|Publication number||US5819840 A|
|Application number||US 08/766,293|
|Publication date||Oct 13, 1998|
|Filing date||Dec 13, 1996|
|Priority date||Dec 15, 1995|
|Also published as||WO2000022491A1|
|Publication number||08766293, 766293, US 5819840 A, US 5819840A, US-A-5819840, US5819840 A, US5819840A|
|Inventors||Don R. Wilson, Harvey Downing|
|Original Assignee||Don R. Wilson|
|Export Citation||BiBTeX, EndNote, RefMan|
|Patent Citations (11), Referenced by (45), Classifications (7), Legal Events (4)|
|External Links: USPTO, USPTO Assignment, Espacenet|
This application claims the benefit of U.S. Provisional Application No. 60/008,668, filed Dec. 15, 1995.
An appendix having a total of 42 pages of a computer program constitutes part of this specification of this invention.
This invention relates to thermostat control systems and, more specifically, to a thermostat control system that controls the temperature settings in a room based on the occupancy of the room.
When an unoccupied hotel room, office or dwelling is cooled or heated to personal comfort levels, energy and money are being wasted. Conventional thermostats generally have a set of manual controls, requiring the occupant of the room or dwelling to manually adjust the settings to their needs. If the occupant also happens to be the owner of the premises, chances are that they will make a conscious effort to lower the settings when they leave the premises, as they are acutely aware of the needless costs of running a heating and cooling system when their premises are unoccupied. However, when the occupant of the room, office or dwelling is not the owner and does not have to pay for the cost of heating and cooling, chances are that they may not be quiet as conscientious. In fact, it is fairly safe to say that most non-owner occupants will make minimal or no effort to adjust the thermostat settings when they leave the room or premises unless they are personally responsible for the cost of heating or cooling the room, office, or premises.
In most hotels and corporate suites, the cost of heating and cooling is borne by the owner. In any given day, most hotel rooms and corporate suites are left unoccupied from ten to twelve hours. Rooms and suites are generally used primarily during the evening hours. Therefore, if the thermostats in the rooms are left at settings chosen by the occupant for their comfort, a tremendous amount of money and energy is spent needlessly every day.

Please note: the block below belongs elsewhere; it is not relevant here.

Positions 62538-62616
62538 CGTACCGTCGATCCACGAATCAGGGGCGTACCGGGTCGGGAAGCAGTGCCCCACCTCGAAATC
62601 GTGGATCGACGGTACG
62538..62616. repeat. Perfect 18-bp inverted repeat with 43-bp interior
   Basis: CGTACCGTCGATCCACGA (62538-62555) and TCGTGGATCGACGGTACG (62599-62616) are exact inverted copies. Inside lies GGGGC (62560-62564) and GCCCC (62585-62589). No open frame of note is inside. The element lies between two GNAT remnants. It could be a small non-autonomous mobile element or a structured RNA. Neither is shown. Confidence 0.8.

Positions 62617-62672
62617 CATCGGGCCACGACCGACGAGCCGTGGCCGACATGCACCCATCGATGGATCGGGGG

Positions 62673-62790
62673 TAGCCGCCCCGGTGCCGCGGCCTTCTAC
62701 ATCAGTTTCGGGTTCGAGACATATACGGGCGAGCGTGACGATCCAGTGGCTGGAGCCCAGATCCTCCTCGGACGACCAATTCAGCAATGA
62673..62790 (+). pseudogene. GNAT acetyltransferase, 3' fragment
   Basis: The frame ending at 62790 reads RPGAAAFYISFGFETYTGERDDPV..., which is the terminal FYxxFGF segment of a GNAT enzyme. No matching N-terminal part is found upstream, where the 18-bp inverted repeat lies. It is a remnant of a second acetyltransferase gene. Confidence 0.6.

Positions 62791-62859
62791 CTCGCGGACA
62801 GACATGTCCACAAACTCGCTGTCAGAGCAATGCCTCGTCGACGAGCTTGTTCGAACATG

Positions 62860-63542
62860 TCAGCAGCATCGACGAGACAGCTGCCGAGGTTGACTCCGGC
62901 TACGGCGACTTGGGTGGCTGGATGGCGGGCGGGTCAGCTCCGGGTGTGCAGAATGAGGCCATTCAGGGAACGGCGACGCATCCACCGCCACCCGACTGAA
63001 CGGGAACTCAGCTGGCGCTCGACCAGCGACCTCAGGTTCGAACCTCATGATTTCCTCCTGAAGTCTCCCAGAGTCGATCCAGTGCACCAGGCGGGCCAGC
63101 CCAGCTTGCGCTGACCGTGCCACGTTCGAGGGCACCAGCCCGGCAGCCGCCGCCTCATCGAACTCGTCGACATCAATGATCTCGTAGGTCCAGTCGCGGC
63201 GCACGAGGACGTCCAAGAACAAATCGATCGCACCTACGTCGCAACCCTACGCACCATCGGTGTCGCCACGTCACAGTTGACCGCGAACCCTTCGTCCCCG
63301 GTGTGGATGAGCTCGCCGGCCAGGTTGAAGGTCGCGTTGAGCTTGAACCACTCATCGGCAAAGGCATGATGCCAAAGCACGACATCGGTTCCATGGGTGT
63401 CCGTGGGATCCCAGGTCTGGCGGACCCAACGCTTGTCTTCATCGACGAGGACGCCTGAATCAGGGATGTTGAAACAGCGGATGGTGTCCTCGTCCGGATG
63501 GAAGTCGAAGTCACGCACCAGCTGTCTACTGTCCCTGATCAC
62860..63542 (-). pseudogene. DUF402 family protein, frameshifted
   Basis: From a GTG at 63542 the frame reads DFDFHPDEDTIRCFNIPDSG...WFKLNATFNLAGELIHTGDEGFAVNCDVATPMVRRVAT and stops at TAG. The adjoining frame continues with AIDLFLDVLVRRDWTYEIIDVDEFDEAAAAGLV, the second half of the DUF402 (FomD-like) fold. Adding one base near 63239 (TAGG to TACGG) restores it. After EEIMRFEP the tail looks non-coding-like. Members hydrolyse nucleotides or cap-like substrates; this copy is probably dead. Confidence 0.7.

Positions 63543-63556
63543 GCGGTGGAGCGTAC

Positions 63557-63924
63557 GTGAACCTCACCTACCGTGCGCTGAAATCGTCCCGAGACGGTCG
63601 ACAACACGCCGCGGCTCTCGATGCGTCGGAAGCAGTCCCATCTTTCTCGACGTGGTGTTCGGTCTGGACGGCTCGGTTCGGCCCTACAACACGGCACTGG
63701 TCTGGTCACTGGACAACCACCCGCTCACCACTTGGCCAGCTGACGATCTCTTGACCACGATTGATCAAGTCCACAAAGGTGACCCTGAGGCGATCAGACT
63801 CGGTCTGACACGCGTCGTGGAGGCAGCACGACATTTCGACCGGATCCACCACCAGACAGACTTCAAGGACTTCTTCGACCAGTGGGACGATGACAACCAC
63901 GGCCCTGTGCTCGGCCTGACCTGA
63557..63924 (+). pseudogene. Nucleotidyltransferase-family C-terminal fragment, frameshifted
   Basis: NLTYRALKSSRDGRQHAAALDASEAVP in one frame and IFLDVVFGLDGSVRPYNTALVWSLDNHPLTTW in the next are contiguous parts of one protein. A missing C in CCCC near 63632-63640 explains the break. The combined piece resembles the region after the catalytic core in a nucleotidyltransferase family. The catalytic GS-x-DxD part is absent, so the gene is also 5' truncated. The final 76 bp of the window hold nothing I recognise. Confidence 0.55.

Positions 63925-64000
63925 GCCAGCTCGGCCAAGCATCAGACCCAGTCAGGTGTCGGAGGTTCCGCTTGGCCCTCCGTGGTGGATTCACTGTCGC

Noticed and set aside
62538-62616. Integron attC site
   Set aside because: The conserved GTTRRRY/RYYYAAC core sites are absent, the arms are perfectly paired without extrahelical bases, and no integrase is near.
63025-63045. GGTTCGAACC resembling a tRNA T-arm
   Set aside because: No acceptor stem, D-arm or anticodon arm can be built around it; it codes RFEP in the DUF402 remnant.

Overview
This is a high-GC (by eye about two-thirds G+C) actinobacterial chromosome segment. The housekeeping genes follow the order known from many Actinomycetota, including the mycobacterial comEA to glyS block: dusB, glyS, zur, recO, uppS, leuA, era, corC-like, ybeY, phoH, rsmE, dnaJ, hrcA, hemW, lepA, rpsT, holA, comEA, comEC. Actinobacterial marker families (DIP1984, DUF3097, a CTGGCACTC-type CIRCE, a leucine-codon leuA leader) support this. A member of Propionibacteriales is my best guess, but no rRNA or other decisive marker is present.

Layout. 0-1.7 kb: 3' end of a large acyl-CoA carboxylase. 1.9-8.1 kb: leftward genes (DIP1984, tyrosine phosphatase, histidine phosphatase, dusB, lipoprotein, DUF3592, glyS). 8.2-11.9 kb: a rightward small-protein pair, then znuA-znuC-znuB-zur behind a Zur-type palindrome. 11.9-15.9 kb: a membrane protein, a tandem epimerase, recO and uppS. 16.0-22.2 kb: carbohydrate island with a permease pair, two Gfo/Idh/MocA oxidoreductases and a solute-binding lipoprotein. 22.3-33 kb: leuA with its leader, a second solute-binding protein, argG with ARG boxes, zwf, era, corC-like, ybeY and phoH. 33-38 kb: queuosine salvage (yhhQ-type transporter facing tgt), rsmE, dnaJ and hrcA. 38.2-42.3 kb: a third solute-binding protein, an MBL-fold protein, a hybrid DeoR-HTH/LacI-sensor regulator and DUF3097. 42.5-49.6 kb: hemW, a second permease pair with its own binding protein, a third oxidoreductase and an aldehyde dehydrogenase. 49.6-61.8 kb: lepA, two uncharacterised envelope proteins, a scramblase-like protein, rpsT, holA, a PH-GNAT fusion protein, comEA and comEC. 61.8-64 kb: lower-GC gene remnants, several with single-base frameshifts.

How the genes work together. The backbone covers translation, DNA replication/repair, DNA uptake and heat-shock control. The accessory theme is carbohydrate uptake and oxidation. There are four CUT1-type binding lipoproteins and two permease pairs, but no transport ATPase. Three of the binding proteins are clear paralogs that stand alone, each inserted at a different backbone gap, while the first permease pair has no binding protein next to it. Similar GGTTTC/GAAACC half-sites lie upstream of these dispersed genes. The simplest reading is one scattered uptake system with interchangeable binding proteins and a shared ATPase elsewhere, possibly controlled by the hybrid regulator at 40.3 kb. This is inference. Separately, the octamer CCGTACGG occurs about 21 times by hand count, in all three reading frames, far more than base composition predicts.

A dual set-point thermostatic controller assembly for controlling gas, oil, or electric heaters with air conditioning is provided. The assembly operates as a conventional household thermostat, sensing the environment's temperature and activating a switch selected heating or cooling unit. Unlike other thermostatic controllers that operate to maintain an environmental temperature referenced to a single temperature, the thermostatic controller assembly disclosed herein is designed to automatically select one of two reference temperature sets. One reference temperature set is selected when the physical area to be environmentally controlled is occupied. The second reference temperature set is selected when the controlled area is unoccupied.
The dual set-point thermostatic controller assembly comprises a thermostat control unit and an occupancy sensing unit. The control unit comprises a micro-controller for controlling and actuating a heating and cooling unit, a set of display devices for displaying the temperature of the room and desired reference temperature, a segment driver that connects the micro-controller to the display devices and drives the display devices in response to the micro-controller, and a memory device, which is programmed to store an occupied reference temperature, an unoccupied reference temperature, and a time delay. The micro-controller receives input from several internal and external sources: temperature sensors, occupancy sensors, a fan switch, a power switch, a system switch, a key switch, a programming switch, and the memory device.